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Followers of the reality TV series “Deadliest Catch” know that commercial fisherman go after the opilio crab in the cold darkness of the Alaskan winter. The North Pacific Fishery Management Council, NOAA and the Alaska Department of Fish and Game are responsible for management of the fishery. Fishermen may only harvest male crabs and the fishery is closed during mating and molting season. The season begins in the fall and continues until fishermen have reached their preset harvest quota.
Fishermen are legally entitled to go after opilio crab (Chionoecetes opilio) after October 15, when the king crab season opens. However, most crews wait until January – the traditional opening of the season – to pursue the crabs, also known as snow crabs, in part because the commercial appeal of opies caught earlier in the season is lower than that of those harvested later. The opilio crab fishery since 2005 has been “rationalized”: Fishery managers set a total harvest quota – it was 54 million pounds in the 2013-2014 season – which is divided up into individual quotas among crab fishing boats and corporations. Additionally, the fishery is divided into northern and southern zones. While some have criticized the system for “giving away” a public resource, supporters say the system has led to greater safety and efficiency.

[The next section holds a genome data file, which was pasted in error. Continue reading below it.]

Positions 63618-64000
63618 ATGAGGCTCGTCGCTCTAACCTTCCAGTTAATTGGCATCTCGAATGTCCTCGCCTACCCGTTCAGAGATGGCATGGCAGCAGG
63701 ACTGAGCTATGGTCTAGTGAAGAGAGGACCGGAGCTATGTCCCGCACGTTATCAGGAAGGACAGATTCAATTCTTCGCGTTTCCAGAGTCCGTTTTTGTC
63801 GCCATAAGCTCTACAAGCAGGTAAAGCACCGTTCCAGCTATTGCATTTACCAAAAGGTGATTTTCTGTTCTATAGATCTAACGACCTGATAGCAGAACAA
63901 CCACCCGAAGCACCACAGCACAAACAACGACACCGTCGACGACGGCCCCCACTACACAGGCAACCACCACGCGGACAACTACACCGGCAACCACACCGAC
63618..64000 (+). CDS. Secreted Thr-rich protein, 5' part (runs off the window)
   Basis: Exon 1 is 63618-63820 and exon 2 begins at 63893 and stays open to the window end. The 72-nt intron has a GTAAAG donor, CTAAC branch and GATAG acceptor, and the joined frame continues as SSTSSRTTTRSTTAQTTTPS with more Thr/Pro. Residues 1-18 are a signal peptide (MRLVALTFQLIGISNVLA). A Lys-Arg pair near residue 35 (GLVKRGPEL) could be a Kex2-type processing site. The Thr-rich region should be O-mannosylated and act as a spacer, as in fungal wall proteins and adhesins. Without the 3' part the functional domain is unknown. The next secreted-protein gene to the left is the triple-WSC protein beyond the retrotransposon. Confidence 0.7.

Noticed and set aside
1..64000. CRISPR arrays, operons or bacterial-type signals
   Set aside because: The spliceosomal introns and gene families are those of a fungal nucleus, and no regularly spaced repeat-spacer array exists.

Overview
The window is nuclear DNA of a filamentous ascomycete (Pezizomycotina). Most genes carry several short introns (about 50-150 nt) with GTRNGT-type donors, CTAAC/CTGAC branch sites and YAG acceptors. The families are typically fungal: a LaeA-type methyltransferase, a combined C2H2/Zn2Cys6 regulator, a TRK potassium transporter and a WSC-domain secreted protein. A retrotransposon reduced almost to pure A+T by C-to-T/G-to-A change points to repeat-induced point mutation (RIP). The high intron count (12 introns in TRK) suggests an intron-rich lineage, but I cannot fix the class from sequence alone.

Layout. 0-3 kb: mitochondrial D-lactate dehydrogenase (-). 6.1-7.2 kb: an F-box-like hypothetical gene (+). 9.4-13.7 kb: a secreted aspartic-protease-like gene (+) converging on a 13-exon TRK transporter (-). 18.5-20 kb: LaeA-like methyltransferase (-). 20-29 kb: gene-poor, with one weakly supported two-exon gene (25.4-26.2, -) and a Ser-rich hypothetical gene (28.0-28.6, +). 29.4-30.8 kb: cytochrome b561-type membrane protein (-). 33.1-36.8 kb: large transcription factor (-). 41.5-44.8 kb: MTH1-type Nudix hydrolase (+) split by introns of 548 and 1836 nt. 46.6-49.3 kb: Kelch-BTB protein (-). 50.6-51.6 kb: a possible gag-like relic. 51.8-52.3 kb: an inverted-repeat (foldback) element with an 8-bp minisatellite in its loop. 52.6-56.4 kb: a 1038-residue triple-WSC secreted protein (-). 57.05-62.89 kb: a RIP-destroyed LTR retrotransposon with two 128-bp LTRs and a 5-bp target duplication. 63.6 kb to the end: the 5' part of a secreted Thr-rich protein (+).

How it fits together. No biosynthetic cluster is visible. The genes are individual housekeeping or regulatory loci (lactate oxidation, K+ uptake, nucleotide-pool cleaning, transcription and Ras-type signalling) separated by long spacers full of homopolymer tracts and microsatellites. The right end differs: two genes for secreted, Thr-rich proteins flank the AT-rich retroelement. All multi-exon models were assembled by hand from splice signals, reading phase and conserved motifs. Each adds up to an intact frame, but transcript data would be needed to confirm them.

Opilio crab are found from Japan to Greenland and south as far as Maine, though they do not figure commercially in that state. They weigh an average of 1 to 3 pounds, compared to their larger and more desirable cousins, red king crab (Paralithodes camtschaticus), which average 6 to 10 pounds each and fetch a considerably higher price. Opies prefer bottoms that are soft and sandy, or muddy, and typically are not found below 650 feet. The 2012 Alaska opie fishery produced a harvest worth more than $166 million, according to NOAA.
Joe Steel is a Northwest-based editor, writer and novelist, former news editor of an outdoor weekly. He also was an editor at a Seattle-based political weekly and editor of a monthly business magazine. He has been published in the "Seattle Times," the "Washington Post" and the "Foreign Service Journal," among other publications.